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Do you ever feel like your pet knows what time it is? Maybe Pancakes always wakes you up promptly at 6:00 a.m. for her breakfast or Spot is waiting by the door when you get home—just as if he was expecting you. But how is that possible?
Since it’s doubtful your pet wears a watch, it seems like there’s something else going on. petMD describes the findings of animal cognition researcher and psychologist Dr. William Roberts, who identified many instances of animals appearing to tell time.
For example, oystercatchers (coastal birds known for their distinctive orange beaks) were observed by researchers arriving at shellfish beds at exactly the correct time of day to snack on shellfish that could only be accessed at low tide.
Similarly, pigeons on a college campus were spotted flocking to certain areas at lunchtime every day to scoop up dropped food. According to petMD, domestic animals have also been observed seeming to track time—a 2010 study published in Applied Animal Behaviour Science documented the behavior of dogs whose owners left for different periods of time and then returned.
The dogs greeted their owners more energetically, and displayed more excited or nervous behaviors like tail-wagging and lip-licking, when they had been left alone for two hours as opposed to 30 minutes—suggesting that the dogs did perceive the passage of time.
And there are plenty of anecdotes that echo this finding. Dogs wait for their owner to come home from work, know when they’re about to be fed, seem to anticipate their walks, and so on. Maybe you’ve experienced your dog’s time-keeping skills for yourself.
HowStuffWorks cites Roberts’s hypothesis that dogs are “stuck in time,” meaning that they can’t mentally move backward or forward to consider past events or plan for the future. Rather, Roberts suggests, their memory is much like that of a small child. Both dogs and young children can learn to do things, like crawl or sit up, but may not remember the specific moment when they learned that activity.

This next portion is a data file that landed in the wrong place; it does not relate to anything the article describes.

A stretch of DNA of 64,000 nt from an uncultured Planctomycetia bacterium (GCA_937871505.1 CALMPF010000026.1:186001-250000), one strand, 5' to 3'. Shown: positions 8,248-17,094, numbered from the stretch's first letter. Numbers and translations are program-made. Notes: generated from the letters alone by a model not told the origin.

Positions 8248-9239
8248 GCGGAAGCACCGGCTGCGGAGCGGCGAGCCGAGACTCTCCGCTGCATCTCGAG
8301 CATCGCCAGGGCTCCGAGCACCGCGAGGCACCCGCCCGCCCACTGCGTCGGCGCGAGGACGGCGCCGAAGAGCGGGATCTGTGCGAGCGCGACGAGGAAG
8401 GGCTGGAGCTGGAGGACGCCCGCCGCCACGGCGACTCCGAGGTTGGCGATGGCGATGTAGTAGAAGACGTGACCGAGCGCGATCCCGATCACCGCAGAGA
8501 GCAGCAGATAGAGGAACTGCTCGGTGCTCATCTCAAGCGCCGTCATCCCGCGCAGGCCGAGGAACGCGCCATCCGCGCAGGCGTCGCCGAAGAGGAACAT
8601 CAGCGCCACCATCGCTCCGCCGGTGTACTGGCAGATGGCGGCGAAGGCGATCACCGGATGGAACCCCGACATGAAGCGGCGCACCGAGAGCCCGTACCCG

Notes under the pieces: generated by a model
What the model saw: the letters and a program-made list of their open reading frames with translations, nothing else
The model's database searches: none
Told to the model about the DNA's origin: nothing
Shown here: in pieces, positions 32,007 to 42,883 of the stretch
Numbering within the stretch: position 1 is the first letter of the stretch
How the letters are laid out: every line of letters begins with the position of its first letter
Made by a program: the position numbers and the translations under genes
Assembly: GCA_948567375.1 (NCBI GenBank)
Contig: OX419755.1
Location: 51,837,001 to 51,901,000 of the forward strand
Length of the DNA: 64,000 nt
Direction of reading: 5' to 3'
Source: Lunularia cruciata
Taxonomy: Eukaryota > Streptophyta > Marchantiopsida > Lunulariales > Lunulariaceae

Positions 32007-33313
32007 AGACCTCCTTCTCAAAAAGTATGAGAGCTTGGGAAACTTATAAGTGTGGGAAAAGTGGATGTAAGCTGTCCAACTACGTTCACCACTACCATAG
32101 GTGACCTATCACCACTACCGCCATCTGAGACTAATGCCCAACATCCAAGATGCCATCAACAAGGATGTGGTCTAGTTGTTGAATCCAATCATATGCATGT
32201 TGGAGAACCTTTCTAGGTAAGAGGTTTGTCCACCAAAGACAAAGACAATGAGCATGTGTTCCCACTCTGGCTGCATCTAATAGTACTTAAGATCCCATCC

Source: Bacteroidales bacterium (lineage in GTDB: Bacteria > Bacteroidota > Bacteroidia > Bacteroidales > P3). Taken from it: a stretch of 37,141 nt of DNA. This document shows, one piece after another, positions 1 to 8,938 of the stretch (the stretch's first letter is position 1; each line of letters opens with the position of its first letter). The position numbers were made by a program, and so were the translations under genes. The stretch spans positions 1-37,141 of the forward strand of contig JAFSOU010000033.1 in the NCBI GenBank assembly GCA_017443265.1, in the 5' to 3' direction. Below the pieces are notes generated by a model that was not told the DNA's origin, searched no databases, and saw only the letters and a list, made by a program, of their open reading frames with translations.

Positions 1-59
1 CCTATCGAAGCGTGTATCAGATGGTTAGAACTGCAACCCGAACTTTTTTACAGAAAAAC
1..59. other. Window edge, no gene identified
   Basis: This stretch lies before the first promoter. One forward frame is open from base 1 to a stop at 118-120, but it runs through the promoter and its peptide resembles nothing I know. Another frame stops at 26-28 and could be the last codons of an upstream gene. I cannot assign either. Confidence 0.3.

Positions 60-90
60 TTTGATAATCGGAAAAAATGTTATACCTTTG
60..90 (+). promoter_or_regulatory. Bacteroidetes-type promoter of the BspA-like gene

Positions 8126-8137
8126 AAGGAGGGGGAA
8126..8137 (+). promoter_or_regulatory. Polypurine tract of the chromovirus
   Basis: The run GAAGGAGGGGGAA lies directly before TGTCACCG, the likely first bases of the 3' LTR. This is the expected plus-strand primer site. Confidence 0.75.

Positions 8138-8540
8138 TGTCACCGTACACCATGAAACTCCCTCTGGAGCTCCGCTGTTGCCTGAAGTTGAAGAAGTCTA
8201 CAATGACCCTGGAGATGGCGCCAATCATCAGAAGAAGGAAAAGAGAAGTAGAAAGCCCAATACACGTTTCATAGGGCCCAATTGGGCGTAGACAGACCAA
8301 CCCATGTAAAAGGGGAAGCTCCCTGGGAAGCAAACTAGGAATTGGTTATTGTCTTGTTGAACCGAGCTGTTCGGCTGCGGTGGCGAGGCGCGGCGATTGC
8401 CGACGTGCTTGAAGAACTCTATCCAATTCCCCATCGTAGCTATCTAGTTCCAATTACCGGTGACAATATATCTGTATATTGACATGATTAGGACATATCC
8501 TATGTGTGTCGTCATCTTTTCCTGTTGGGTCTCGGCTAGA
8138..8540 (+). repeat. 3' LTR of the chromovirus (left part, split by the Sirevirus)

That is, they are thought to lack episodic memory—the ability to recall a specific past experience and its associated sensory input.
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Recent studies, however, have suggested that dogs may have some form of episodic memory. Scientific American has a great piece about our evolving understanding of how dogs form and access memories. Which is to say—there is plenty still on the horizon when it comes to understanding a dog’s mind.
So to the best of our knowledge, how does your dog know precisely when it’s time for their evening meal? HowStuffWorks posits that the answer may lie in their circadian rhythm. This is a physical cycle that is approximately 24 hours long, and syncs to environmental cues like temperature and light levels.
Like humans, dogs have circadian oscillators—fluctuations in physical systems like their hormone levels, neural activity, and body temperature—and these oscillators may cue your dog into the approximate time of day.
There are also some straightforward physical cues that may help your dog keep an orderly schedule. For example, if Pancakes eats breakfast at the same time every day, her hunger will peak right before she’s due for her food, and she’ll react to that stimulus by alerting you and seeming to predict that it’s breakfast time.
There could be another explanation for dogs who always seem to know when you’re due back: they might be using their keen sense of smell. petMD refers to dog cognition researcher Alexandra Horowitz (Inside of a Dog), who has posited that dogs may be able to smell the passage of time—that each part of the day has its own accompanying scent profile.
According to Wired, your pet may be using scent to predict your arrival. After you’ve left your house, your smell dissipates slowly over the day. Your dog might be able to guess when you’re on your way back based on the decreasing concentration of your scent in the air. That’s assuming you have a relatively regular schedule, of course.
Similarly, the strength of the scent around the food bowl might be a way for your pet to track when their next meal is on its way. Fascinated? Check out our article for more info on how dogs perceive time via smell.
However they process time, chances are that your pet misses you while you’re out—and a lonely dog might get into trouble without their human present. Fortunately, you can help your best friend stay happy, calm, and occupied while you’re away from home.
And remember, if you’re worried about how your pet is doing while you’re gone, Rover has you covered. Break up a boring day for your dog by booking a trusted pet sitter or dog walker to check on them, give them a treat or a cuddle, or take them to the park.
Featured image: Flickr/cutenadevil